MetaMedical™ Solutions Inc

Microplate Dx raises £2.5m to develop rapid antibiotic test

Glasgow-based diagnostics spinout Microplate Dx has raised £2.5m ($3.1m) in seed funding to develop a point-of-care device to identify effective antibiotics for bacterial infections.

The money raised will fund clinical trials of the prototype, with plans to launch in Europe. The UK-based start-up is also looking to penetrate the US markets.

The World Health Organization (WHO) has identified a rise of pathogens with resistance to commonly used antibiotics (antimicrobial resistance) as a growing threat in our time.

The UK also pledged £210m in funding to help identify and track antibiotic-resistant bacteria in Asia and Africa before they become a global pandemic. This increases the need for testing the antibiotic susceptibility of the pathogen before administering any treatment.

The device would allow for the confirmation of bacterial presence in the sample and perform rapid antibiotic susceptibility testing to identify the effective antibiotic. It is expected to reduce the analysis time from multiple days to just minutes.

Microplate Dx CEO Dr Stuart Hannah said: “Early clinical benchmark testing relating to urinary tract infections has been positive and the company now intends to target scale-up both commercially and technically.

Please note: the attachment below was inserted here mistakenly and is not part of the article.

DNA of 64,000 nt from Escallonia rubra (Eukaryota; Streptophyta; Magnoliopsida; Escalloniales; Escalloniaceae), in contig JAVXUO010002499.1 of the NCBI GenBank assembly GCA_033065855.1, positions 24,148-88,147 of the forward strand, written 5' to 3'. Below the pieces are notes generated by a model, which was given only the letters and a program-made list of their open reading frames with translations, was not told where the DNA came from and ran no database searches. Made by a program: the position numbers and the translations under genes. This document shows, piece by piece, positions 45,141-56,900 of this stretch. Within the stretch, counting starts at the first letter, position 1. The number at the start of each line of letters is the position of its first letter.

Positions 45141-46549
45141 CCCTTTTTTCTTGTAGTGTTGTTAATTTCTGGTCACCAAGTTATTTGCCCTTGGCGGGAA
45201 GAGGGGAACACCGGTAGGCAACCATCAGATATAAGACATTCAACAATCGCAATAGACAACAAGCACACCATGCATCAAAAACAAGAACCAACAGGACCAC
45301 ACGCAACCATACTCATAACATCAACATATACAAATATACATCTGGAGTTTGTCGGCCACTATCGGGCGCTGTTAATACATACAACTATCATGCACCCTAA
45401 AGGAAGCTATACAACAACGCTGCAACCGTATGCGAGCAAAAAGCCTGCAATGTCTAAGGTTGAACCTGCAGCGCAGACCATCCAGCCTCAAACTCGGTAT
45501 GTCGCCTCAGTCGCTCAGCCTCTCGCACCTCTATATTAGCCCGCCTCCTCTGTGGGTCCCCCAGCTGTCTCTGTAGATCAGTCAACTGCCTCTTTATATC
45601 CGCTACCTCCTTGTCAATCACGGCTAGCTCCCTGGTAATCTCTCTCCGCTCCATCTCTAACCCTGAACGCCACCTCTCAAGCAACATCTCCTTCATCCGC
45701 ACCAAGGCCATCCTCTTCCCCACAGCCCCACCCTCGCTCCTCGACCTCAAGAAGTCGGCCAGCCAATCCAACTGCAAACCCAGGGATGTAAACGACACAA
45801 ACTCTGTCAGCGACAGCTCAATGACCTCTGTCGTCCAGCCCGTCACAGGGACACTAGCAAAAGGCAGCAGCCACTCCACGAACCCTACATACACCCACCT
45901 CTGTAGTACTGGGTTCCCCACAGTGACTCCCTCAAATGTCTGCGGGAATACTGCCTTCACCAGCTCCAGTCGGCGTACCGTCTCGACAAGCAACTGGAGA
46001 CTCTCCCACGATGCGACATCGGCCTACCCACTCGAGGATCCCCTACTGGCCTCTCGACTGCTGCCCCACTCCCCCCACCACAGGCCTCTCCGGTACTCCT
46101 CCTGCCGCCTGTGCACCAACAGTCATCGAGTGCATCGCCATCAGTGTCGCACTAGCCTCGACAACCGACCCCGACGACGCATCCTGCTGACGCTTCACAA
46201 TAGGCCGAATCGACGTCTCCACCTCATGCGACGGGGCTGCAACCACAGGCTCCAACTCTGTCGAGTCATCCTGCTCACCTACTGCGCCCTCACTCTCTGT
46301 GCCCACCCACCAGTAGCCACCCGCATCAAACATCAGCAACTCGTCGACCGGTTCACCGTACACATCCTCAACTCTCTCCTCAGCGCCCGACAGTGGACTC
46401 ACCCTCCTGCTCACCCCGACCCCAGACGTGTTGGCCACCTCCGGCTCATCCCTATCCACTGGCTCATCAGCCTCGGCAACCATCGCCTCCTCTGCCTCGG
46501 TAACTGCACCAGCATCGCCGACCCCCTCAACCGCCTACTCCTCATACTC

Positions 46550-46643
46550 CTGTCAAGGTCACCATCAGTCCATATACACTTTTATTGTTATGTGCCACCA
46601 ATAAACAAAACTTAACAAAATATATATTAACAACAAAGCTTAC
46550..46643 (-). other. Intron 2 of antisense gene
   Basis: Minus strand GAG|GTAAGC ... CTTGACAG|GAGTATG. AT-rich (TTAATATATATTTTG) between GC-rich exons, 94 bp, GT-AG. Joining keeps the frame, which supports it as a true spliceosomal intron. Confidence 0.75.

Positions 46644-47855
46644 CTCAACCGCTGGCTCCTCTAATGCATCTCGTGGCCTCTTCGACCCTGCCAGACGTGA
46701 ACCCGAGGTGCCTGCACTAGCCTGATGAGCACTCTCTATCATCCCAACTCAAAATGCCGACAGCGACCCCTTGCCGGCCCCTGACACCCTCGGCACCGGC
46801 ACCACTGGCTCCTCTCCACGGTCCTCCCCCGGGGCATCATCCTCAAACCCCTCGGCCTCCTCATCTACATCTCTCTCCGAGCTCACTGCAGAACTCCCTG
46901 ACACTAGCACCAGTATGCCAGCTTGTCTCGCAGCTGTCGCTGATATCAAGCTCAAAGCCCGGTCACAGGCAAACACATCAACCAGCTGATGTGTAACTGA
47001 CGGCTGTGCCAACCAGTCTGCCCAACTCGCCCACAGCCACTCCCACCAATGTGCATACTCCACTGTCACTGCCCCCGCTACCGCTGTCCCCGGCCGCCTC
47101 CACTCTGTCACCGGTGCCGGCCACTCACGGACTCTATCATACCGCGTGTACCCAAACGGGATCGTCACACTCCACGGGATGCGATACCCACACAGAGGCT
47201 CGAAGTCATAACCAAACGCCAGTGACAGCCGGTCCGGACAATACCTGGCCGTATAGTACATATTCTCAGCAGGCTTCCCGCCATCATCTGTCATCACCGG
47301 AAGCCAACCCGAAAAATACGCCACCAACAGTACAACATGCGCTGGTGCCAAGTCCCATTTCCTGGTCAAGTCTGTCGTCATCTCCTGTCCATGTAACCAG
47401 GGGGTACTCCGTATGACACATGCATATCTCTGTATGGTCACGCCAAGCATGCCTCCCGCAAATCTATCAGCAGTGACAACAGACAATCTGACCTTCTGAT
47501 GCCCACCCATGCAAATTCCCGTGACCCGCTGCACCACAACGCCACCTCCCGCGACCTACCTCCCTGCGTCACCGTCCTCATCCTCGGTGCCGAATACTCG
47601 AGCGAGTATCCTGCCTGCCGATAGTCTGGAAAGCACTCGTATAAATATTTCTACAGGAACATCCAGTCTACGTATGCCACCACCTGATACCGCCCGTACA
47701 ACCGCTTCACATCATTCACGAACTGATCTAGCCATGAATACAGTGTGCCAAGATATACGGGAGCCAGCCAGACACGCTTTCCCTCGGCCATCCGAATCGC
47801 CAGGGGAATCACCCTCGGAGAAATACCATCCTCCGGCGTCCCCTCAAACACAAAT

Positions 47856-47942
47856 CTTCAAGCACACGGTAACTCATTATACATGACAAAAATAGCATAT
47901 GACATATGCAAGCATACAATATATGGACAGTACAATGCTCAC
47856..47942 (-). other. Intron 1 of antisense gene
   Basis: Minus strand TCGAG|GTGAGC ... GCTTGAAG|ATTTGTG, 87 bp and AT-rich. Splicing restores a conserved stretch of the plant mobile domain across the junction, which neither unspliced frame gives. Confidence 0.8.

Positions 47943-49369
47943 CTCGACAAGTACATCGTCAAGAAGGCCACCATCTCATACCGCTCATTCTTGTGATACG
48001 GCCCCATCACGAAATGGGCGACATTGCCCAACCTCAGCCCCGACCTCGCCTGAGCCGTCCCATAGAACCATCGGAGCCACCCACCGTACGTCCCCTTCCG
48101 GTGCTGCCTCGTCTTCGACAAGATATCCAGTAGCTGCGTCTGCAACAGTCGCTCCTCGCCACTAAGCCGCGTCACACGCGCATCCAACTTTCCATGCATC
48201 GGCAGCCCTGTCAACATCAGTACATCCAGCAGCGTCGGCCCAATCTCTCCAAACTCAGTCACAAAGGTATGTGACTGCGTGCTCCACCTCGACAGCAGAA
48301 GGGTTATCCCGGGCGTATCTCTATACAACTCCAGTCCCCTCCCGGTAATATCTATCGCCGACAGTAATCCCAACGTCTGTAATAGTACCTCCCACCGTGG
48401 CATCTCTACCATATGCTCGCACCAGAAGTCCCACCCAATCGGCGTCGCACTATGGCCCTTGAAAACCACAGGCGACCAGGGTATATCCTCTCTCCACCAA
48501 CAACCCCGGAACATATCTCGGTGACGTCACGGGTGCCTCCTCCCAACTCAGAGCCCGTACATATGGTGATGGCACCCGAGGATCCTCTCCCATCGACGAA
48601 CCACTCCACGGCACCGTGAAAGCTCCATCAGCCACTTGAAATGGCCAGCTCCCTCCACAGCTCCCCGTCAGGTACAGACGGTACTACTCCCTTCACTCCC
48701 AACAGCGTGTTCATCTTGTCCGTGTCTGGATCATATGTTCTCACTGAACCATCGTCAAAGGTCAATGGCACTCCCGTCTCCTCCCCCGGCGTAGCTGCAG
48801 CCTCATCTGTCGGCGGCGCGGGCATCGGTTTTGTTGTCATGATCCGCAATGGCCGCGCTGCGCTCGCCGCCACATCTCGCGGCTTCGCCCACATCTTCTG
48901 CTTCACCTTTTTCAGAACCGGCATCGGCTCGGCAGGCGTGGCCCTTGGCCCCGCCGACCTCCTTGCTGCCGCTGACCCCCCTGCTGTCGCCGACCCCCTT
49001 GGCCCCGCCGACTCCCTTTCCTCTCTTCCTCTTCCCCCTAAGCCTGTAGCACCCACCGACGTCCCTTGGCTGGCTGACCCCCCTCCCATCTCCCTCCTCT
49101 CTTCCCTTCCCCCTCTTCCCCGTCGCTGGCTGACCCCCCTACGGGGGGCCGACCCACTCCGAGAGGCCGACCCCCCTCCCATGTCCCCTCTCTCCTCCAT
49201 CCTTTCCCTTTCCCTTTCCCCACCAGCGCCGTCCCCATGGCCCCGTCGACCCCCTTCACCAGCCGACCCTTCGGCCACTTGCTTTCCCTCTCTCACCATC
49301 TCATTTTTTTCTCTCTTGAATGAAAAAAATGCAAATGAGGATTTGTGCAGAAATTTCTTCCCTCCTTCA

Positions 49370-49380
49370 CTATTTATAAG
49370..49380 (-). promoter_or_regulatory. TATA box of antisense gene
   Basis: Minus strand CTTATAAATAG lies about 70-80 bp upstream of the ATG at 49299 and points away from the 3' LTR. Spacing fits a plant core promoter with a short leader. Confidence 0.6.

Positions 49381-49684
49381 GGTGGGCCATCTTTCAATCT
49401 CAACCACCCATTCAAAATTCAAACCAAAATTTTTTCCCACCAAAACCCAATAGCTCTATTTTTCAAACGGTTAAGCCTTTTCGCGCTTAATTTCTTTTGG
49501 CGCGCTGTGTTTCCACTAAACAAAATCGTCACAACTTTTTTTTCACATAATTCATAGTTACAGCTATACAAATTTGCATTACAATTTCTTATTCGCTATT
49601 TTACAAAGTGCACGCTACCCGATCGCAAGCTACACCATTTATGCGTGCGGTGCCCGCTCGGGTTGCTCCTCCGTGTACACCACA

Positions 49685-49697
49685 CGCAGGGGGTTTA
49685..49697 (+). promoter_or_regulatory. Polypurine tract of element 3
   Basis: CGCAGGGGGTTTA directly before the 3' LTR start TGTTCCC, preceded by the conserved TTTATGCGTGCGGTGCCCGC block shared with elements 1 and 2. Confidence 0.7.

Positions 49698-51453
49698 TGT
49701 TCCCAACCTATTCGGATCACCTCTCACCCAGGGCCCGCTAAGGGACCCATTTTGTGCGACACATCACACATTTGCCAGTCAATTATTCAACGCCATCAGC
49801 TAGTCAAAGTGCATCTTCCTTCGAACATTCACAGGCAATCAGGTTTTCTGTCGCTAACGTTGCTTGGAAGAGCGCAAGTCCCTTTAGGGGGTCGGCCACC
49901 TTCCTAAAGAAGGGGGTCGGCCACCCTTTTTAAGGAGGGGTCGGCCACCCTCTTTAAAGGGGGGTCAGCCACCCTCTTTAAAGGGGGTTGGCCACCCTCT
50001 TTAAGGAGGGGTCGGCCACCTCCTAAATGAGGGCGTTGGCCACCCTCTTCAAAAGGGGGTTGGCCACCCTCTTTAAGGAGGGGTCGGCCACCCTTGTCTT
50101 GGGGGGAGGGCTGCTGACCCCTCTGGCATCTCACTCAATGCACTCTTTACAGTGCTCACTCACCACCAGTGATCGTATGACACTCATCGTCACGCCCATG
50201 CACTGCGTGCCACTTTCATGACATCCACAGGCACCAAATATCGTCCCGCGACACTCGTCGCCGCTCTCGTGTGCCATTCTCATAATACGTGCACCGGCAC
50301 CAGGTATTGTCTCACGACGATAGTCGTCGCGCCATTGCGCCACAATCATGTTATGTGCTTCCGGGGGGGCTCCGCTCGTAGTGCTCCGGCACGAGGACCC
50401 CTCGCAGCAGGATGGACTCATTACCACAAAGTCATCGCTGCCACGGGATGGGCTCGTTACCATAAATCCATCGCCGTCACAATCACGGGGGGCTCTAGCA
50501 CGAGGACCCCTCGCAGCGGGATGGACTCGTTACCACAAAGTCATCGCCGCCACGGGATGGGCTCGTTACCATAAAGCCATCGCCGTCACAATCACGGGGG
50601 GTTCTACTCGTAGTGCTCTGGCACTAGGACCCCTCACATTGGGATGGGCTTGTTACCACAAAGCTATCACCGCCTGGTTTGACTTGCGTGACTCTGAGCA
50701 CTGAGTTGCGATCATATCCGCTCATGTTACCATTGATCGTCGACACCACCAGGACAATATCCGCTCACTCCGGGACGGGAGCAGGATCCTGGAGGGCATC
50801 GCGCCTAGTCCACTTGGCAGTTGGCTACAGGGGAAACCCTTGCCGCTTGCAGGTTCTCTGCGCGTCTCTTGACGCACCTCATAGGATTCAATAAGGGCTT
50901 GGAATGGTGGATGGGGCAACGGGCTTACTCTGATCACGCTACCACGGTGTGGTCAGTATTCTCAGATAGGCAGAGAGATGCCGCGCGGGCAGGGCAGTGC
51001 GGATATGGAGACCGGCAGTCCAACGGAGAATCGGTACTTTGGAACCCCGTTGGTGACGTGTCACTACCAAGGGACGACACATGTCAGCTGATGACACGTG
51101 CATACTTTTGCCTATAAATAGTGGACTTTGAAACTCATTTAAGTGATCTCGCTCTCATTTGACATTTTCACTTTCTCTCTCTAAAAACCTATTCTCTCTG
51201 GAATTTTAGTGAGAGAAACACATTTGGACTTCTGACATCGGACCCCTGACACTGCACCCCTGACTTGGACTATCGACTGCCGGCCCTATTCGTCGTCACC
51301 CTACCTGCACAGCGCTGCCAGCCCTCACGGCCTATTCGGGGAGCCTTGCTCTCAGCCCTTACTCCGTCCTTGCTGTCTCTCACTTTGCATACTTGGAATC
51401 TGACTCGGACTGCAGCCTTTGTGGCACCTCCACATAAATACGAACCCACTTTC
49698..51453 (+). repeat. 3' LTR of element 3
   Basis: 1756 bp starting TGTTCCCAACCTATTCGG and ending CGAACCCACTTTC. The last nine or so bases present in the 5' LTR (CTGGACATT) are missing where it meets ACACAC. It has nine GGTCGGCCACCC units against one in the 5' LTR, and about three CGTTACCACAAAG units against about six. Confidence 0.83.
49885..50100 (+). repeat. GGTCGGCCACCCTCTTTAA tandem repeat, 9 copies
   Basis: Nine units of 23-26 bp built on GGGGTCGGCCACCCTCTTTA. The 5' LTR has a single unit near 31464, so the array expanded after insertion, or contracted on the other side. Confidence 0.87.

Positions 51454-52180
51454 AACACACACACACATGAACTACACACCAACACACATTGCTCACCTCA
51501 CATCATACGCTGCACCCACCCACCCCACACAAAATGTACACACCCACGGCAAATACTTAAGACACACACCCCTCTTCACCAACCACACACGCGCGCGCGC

“Early prescribing of appropriate antibiotics to patients, so-called ‘personalised prescribing’, is vital to combat antimicrobial resistance on a global scale, and for serious infections, early intervention will save countless lives.”

Microplate Dx plans to first develop the device for urinary tract infections (UTIs). The company has reported the completion of several studies of the prototype in the UTI indication. The urine is added to the UTI prototype’s cartridge and then inserted into the device. The device delivers the antibiotic susceptibility results within an hour.

Microplate Dx also plans to develop cartridges for antibiotic susceptibility testing for other drug-resistant infections, namely respiratory tract infections, sepsis, meningitis, and fungal infections.

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